Bill Wilson created the A.A. (and subsequently, N.A.) after undergoing four years of LSD psychotherapy. Initially, Bill W. wanted to use LSD as part of a step program, but the government was already restricting its use to limited research, and by 1966, it was made a Schedule 1 drug. So, unable to employ psychedelics themselves, what Bill did was to created a system that imitated the increasingly healthy development that he experienced through his psychedelic psychotherapy. The A.A. steps are very much like classic 8-Limbed Yoga, which seeks to remove the cruder physical obstacles in one's life first, then with increasing subtlety, one eliminates social, then psychological obstacles, eventually arriving at a more-or-less spiritual mode of being-in-the-world.
However, 12-Step programs are intended to be conducted by laypeople, not psychotherapists, so it is up the the recovering person to supplement their recovery with psychotherapy. Your self worth, or self-esteem may well be a core issue underlying your addiction. The very first three steps requires an attitude of humility with which:
- 1. We admitted we were powerless over alcohol—that our lives had become unmanageable.
- 2. Came to believe that a power greater than ourselves could restore us to sanity.
- 3. Made a decision to turn our will and our lives over to the care of God as we understood Him.
In each of these steps, one is requires to dethrone the egoic mind that one has identified with in order to save one's life. The egoic mind is the ordinary mind, which in the case of addicts, has become filed with all kinds of negative self-talk, some of which was caused from poor parenting, some from messed-up things one has done as an adult. A higher center of identity needs to be acknowledged - one that transcends the egoic mind. This higher center, or "higher power" is usually called "God."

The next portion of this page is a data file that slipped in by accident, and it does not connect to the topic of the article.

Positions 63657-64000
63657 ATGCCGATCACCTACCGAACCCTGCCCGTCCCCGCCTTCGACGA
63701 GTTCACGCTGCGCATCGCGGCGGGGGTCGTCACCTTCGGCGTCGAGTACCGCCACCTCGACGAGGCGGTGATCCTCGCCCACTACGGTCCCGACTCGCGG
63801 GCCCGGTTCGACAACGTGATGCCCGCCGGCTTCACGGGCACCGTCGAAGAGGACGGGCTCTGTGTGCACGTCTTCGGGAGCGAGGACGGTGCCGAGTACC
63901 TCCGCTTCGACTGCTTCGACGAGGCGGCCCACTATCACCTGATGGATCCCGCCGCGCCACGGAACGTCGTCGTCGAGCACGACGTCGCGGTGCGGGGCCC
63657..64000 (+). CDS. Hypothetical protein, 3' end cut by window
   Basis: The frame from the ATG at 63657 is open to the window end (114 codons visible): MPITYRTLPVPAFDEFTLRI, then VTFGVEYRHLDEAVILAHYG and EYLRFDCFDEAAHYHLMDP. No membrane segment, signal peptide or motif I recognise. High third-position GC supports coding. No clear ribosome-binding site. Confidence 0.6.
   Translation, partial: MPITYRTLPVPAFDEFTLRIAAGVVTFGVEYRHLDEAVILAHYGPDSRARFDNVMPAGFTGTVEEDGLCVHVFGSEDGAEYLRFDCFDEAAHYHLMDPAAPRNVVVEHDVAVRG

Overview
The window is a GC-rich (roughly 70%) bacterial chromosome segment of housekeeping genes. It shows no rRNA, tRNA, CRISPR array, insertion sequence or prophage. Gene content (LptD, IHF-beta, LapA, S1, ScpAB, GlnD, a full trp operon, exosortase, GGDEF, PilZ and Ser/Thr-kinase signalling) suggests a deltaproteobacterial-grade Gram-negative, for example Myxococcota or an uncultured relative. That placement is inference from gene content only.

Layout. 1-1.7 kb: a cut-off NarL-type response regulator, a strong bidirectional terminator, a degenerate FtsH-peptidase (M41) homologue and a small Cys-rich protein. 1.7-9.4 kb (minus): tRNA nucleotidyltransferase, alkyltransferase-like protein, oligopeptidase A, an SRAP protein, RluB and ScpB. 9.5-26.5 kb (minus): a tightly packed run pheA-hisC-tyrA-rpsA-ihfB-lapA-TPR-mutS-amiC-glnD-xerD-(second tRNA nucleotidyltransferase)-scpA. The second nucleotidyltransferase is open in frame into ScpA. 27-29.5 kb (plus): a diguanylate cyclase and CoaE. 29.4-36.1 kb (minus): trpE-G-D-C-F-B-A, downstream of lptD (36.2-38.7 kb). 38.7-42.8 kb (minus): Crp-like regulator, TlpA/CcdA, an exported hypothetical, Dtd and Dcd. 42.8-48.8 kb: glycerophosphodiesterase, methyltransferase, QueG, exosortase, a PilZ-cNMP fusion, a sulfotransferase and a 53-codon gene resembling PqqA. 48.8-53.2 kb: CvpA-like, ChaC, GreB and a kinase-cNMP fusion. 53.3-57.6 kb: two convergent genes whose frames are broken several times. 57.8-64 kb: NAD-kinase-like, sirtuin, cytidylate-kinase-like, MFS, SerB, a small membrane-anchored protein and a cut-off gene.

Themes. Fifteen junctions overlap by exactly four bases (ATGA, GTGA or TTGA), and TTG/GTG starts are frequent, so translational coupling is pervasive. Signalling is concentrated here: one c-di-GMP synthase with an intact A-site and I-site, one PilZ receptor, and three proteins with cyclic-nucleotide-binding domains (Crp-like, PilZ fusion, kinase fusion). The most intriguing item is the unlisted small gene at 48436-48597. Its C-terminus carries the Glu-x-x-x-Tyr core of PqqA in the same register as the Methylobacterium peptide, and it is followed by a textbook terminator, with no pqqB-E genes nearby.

A lifetime of believing, along with negative emotions, that one is worthless has in many case led to acting in very inappropriate ways, especially under the influence of a drug that numbs one's conscience. The result is shame and guilt for actual behaviors one has committed. These feelings must be confronted, but only after one acknowledges that the "higher power" is characterized by compassion and forgiveness. One may not be forgiven by those whom one has harmed, but one must still forgive oneself for all the selfish acts. This is taking responsibility for one's actions instead of the usual ploys of the addict - Denial and Blaming. Humility is the hallmark of a psychologically and spiritually healthy human being, not ego-inflation, pride, callousness, and selfishness. Humility is contriteness, not self-deprecation. It is about remorse, apologizing, and making good on past harm (steps 8. and 9.), not merely wallowing in self-deprecating feelings of being "useless garbage." In steps, 1., 5., and 10., one admits one's errors in judgement, corrects them, and moves on
. If you wallow in negative emotions, you are simply being masochistic, you are not moving on.
Even more importantly, you are trapped in the egoic mind which either despairs of the past, or is anxious of the future, but fails to live in the present, which, spiritually speaking is in the Presence, of your "higher power." The best book I can think of which has the uncanny ability to draw one into the present (or Presence) is The Power of Now
by Eckhart Tolle. It's the only book I've ever read four times, and listened to on audio. It sits prominently on our living room coffee table - alone. If you wish to accept the advice of this psychotherapist, then read this book as an assignment in bibliotherapy. It will teach you what the egoic mind is and how to extricate your true self from it.